Something about the chill in the air and the arrival of rich harvest colors that warms our hearts! And as some hate to see summer come to an end, we find renewed energy in updating containers with the colors of the season. It’s easy to do, and it encourages us to celebrate the crisp hues and abundant harvests that surround us this time of year.
- When purchasing new plants, go for immediate impact because plants will not grow at the same rate they did in the summer months and will not fill in as quickly. Select larger plants or use more of them.
- Just as you would with your other seasonal containers, consider cultural requirements when planning your combinations. Select plants with similar water, fertilizer, and light needs.
- Perhaps some of the plants that are already in your container continue to look fresh, like a dracaena spike, grass or ivy. If so, leave them in the container and design a planting that will include them.
Mimicking the colors found in nature, this classic recipe combines the rich garden mum orange with the deep tones of tall purple fountain grass. The frosty leaves of dusty miller complement these two plants nicely, and will stand up to Jack Frost himself. If your container has enough space, consider adding another block of color, white garden mum, or the colorful foliage of a flowering kale.
With so many unique plants available in the fall, it is easy to create a container with “wow!” power. Try placing a purple aster, or purple osteospermum as your focal point and add an ornamental pepper plant. Its ornamental fruit turns from deep purple to red as it matures: truly an explosion of autumn color! Chartreuse-colored sweet potato vine will complement the rich colors while adding a splash of brightness and texture. The new leaves of bronze-colored sweet potato vine unfold light green and then darken to bronze. Tuck in a few orange pansies and wow! Let the colors and textures lead you, because anything goes in a trendy arrangement!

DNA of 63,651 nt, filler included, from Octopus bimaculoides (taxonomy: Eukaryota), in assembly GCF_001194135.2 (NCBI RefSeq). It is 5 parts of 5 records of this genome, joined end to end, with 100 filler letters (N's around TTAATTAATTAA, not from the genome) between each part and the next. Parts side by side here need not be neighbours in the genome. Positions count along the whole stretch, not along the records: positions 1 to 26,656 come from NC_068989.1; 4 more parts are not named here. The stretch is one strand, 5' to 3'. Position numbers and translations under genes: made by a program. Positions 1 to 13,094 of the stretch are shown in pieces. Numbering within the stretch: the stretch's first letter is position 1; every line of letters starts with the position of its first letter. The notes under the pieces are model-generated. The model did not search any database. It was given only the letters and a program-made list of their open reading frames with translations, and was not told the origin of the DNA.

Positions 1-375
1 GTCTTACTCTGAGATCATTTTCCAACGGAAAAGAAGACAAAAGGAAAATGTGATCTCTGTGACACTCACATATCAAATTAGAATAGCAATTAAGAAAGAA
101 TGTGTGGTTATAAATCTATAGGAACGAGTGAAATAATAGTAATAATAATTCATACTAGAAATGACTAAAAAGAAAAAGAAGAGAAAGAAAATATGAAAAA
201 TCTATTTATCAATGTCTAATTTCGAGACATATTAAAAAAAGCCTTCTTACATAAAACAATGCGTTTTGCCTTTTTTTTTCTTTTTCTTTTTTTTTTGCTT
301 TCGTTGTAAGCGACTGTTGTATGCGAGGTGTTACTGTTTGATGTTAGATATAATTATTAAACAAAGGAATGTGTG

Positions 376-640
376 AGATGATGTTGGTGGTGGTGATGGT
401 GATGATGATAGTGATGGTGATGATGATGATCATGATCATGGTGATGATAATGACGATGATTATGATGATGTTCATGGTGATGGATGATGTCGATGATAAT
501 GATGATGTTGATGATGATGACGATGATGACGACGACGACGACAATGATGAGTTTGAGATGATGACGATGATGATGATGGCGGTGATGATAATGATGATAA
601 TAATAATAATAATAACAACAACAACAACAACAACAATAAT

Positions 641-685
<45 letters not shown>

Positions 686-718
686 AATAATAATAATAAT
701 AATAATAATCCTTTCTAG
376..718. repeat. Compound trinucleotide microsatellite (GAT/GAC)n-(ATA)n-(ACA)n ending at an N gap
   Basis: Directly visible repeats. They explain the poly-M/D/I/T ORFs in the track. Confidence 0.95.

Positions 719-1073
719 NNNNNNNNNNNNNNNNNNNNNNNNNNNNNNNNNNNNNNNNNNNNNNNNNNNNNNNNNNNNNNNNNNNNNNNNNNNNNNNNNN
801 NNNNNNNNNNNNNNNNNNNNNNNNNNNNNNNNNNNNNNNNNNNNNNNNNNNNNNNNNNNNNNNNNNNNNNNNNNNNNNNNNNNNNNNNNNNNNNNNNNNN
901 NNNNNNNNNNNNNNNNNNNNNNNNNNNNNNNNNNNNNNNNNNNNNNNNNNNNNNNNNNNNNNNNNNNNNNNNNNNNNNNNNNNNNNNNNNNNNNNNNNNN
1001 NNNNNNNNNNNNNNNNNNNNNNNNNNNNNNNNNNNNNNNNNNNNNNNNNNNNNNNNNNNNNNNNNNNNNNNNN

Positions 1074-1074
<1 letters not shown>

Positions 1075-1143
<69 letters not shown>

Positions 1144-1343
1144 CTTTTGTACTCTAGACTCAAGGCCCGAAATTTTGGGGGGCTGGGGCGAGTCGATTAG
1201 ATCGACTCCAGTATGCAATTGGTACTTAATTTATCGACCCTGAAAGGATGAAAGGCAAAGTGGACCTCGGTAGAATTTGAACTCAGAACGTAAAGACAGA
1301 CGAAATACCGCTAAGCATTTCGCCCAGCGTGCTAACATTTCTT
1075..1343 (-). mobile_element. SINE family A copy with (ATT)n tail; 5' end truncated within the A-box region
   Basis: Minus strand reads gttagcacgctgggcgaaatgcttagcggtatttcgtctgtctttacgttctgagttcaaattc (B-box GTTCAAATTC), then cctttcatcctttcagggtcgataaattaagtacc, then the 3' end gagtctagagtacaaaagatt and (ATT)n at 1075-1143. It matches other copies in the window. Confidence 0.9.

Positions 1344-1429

Flowers will not be missed in an all-foliage combination, particularly when the leaves and stems provide all the color and show that flowers typically would. Lysimachia ‘Goldilocks’ (creeping jenny) has a beautiful trailing habit and offsets the rich burgundy of flowering kale varieties. Add purple fountain grass for some height, and fill the rest of the pot with colorful heuchera (coral bells), such as ‘Colors’, with its reddish purple veining and silvery overlay. Can you say “interesting?”